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It's becoming old hat, getting inducted into halls of fame.

After tonight's honor by the Greater Buffalo Sports Hall of Fame (8, Empire), Bob Barrows will be in four different ones.

"I don't want to sound too humble, but there are a lot more people deserving than I am," Barrows said. "But I'm not going to refuse it."

The legendary Orchard Park High School baseball coach will add this honor to his spots in the Western New York Baseball Hall of Fame, the Bishop Timon Hall of Fame and the Orchard Park Hall of Fame.

Each induction is special, but this one is a little more prestigious.

At HSBC Arena, Barrows will share the stage with former Sabres goalie Don Edwards and former Bills Steve Tasker and Booker Edgerson.

Also heading into the hall will be Cindy Coburn-Carroll, the youngest woman in Women's International Bowling Congress history to hold the national high average; Mark Finucane, a standout cross country and distance runner; Joe Niland, former star athlete as well as basketball and baseball coach at Canisius College; Dr. Leonard Serfustini, former University at Buffalo basketball coach; Sibby Sisti, a former major league utility player with the Boston and Milwaukee Braves; Stan Barron, a founding father of local sports radio; and Glenn "Pop" Warner, the legendary college football coach who is a Springville native.

"It's really odd," Barrows said. "I've been playing baseball since I was 6 years old. I never expected anything like this. I just can't believe I'm going in with those people."

But the honor isn't so surprising for those who know Barrows and what he accomplished in 39 years at Orchard Park.

Barrows, who retired as head coach in 2000, led the Quakers to 24 ECIC division titles, seven Section VI titles and a state championship in 1988. He's second on the state's all-time victory list with 627.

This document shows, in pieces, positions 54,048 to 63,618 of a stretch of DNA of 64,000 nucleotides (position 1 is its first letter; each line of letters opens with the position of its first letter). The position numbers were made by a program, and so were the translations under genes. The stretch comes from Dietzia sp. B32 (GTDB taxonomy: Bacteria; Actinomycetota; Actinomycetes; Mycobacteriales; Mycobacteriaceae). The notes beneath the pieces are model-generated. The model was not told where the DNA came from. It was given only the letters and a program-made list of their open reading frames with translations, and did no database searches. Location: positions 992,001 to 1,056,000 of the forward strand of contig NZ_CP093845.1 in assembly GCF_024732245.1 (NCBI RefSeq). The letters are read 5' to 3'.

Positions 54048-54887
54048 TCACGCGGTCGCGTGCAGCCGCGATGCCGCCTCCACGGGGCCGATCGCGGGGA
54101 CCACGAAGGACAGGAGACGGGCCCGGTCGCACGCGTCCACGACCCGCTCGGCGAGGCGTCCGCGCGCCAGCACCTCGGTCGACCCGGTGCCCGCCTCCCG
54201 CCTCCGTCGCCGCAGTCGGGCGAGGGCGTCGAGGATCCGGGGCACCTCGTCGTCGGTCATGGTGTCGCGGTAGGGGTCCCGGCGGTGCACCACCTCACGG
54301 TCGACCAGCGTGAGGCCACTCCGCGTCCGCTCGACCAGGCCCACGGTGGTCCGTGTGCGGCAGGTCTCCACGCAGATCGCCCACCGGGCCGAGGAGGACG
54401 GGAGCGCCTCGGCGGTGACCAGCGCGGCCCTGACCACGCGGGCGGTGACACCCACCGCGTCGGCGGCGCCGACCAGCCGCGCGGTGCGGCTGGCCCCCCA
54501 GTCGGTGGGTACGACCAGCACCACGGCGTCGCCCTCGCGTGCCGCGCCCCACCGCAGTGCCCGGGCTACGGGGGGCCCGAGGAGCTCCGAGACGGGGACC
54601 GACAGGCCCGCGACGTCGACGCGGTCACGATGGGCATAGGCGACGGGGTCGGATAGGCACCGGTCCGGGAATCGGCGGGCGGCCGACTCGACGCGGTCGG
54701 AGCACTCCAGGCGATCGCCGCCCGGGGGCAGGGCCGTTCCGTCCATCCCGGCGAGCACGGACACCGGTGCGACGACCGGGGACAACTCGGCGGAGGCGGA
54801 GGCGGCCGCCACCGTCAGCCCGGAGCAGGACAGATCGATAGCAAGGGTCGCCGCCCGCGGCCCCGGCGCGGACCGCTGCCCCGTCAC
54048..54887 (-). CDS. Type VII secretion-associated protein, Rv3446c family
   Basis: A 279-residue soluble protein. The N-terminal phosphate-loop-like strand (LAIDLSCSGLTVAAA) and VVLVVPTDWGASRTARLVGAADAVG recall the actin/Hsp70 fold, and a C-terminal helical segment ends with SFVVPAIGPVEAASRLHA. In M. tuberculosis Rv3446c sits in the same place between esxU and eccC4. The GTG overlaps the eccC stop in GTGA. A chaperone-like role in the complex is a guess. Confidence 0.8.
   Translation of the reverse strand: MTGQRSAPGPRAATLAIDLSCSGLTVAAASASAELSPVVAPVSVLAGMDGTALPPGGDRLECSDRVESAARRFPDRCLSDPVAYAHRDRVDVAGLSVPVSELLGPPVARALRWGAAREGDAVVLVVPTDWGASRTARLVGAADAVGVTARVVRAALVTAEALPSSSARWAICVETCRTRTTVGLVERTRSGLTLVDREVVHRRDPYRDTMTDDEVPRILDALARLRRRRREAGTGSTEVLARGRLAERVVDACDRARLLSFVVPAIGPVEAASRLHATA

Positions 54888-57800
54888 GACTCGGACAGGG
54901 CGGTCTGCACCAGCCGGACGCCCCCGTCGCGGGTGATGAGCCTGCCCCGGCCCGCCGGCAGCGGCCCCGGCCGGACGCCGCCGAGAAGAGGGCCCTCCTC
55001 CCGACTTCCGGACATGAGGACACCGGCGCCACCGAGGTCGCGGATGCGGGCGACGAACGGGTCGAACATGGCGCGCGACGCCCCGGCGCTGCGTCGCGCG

Those wins were important to him at one time. But coaches who live and die by the scoreboard don't necessarily last -- or succeed.

Instead, the key to Barrows success has been developing close relationships with his players.

"In the last month, I've been to three weddings and I participated in one of them, doing a reading," Barrows said. "That's the stuff I remember most. You can only have so many wins and losses. I don't make much of that. That's what's changed in me most over the years. When I first started, I wanted to win. Now, it's just fun."

Perhaps the most fun he's had in his baseball days has come vicariously through Dave Hollins.

A member of Barrows' first sectional championship team in 1984, Hollins went on to play for the Philadelphia Phillies. And when the Phillies went to Toronto to play in the 1993 World Series, his former high school coach was his special guest.

"That was my greatest thrill in baseball," Barrows said of that trip to SkyDome. "It was my first time ever to a World Series and to be there at his invitation was more than I could handle.

"Even when he was playing, we talked almost weekly. One day, he was playing out on the West Coast and hit a home run at 2 o'clock in the morning. I woke everybody in the family up. I was quite proud of him."

"When you talk about a coach trying to stay in his prime over four decades, he was really able to do that through his relationship with the kids," said Orchard Park Athletic Director Jim Trampert. "He was always around and the kids knew he was around watching them do other things. They knew he really cared. He also had an underlying competitive spirit which was a great combination to motivate kids.

"When you think about staying contemporary in other games with changing offenses and styles of play, you don't have that in baseball. Baseball is really a simple game. So his success had to be something else. And that was his relationship with the kids."

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